In Control of Human Movement, Mark Latash brings a diverse clinical and laboratory background to his approach to motor control. His work with physiology and motor control authorities Victor Gurfinkel, Anatol Feldman, and Gerald Gottlieb contributed to the comprehensive development of the equilibrium-point approach to motor control. His clinical experiences at the Spinal Cord Trauma Center in Moscow and Rush-Presbyterian-St. Luke's Medical Center in Chicago have helped him to better understand real-life clinical problems and their relationship to basic motor control studies.
Issues studied from this compelling and controversial perspective include single- and multi-joint movements; the emergence of electromyographic patterns; the phenomena of motor learning and variability; postural control and preprogramming; and pathological aspects of motor control in such disorders as spasticity, Parkinson's disease, and Down syndrome.
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Mark Latash is an assistant professor in the Department of Physiology and the Department of Physical Medicine and Rehabilitation at Rush Medical College in Chicago, Illinois. He earned a master's degree in physics of living systems from the Moscow Physico-Technical Institute in 1976 and his PhD in physiology from Rush University in 1989. Dr. Latash is a member of the Society for Neuroscience.Review:
"If you believe that the solution to Bernstein's problem--"understanding the behavior of complex, multivariable systems"--lies in the study of single joint movements, this book is for you. It is a beautifully written treatise, a tour de force, on the control of simple movements. For the first time, we are provided a clear exposition of the various versions of the popular equilibrium point hypothesis." J.A. Scott Kelso, PhD Center for Complex Systems, Florida Atlantic University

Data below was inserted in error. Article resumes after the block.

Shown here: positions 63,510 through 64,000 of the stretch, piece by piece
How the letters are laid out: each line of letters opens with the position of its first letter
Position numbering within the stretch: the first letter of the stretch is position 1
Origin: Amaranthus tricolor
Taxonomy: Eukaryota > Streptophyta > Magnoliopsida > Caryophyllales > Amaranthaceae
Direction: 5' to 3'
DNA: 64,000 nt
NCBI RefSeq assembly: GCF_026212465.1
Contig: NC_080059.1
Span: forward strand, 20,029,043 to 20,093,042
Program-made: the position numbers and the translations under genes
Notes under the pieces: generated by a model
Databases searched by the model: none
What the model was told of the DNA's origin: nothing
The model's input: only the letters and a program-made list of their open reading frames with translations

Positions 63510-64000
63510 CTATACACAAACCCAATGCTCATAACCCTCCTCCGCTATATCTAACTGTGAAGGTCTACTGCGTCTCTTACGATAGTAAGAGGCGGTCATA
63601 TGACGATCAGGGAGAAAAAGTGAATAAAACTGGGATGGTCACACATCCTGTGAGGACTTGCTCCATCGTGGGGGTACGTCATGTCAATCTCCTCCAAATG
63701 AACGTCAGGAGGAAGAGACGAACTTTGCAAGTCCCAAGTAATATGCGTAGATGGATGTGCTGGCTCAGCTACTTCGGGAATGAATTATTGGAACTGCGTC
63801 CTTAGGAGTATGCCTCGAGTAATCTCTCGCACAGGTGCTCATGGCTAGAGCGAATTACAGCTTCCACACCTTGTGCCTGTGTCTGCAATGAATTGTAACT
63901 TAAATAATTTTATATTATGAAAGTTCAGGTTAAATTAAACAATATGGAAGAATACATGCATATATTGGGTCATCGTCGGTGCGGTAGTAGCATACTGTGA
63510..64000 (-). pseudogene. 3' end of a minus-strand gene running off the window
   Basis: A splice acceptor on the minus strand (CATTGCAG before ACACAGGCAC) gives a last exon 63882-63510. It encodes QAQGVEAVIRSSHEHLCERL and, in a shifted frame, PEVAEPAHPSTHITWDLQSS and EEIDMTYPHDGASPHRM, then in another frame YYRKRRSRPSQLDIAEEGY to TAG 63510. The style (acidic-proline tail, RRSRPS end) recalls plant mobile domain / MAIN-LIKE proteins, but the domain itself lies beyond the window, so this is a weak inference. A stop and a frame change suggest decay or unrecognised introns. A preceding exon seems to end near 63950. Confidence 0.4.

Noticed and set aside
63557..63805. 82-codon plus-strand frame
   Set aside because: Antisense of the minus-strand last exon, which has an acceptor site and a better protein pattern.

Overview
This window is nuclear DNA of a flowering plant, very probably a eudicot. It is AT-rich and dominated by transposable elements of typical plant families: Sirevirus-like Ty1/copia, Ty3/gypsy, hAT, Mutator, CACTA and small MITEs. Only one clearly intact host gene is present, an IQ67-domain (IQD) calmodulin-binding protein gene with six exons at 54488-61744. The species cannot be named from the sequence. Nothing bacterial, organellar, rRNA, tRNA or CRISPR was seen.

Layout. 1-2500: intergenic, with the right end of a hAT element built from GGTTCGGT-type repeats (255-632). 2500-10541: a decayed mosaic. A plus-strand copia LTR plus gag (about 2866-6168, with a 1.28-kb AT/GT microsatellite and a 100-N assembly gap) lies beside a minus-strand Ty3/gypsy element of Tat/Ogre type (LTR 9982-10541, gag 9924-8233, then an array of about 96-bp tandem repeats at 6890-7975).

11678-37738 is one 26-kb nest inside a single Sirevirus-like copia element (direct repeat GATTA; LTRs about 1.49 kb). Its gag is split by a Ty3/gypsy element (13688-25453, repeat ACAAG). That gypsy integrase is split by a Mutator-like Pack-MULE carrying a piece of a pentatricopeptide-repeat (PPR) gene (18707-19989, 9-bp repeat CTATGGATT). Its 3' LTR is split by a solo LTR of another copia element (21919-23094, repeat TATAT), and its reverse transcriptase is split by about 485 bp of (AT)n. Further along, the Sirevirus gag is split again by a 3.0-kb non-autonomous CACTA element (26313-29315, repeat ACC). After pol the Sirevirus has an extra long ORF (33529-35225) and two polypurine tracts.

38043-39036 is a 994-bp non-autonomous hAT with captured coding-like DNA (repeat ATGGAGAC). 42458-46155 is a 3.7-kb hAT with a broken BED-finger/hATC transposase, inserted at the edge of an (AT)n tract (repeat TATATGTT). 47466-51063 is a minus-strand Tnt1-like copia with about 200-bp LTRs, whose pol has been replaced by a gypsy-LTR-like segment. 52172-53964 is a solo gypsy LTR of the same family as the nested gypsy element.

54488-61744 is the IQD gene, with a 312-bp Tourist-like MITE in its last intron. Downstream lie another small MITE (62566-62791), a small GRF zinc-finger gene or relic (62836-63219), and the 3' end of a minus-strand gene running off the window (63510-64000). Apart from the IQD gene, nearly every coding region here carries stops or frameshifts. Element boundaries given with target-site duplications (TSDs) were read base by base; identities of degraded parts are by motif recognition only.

"Our active movements arise from global changes in the equilibrium state of the nervous system as a result of the interaction of the motor apparatus with external forces and sensory information from the environment. This idea which rejects the traditional view of direct programming or calculation of muscle force and kinematic variables for movement production is well presented in this book." A.G. Feldman, PhD, DSc Senior researcher, professor, Institute for Biomedical Engineering, University of Montreal Research Center for Rehabilitation Institute
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Book Description Human Kinetics, 1993. Hardcover. Book Condition: New. Never used!. Bookseller Inventory # P110873224558
Book Description Human Kinetics, 1993. Hardcover. Book Condition: New. book. Bookseller Inventory # M0873224558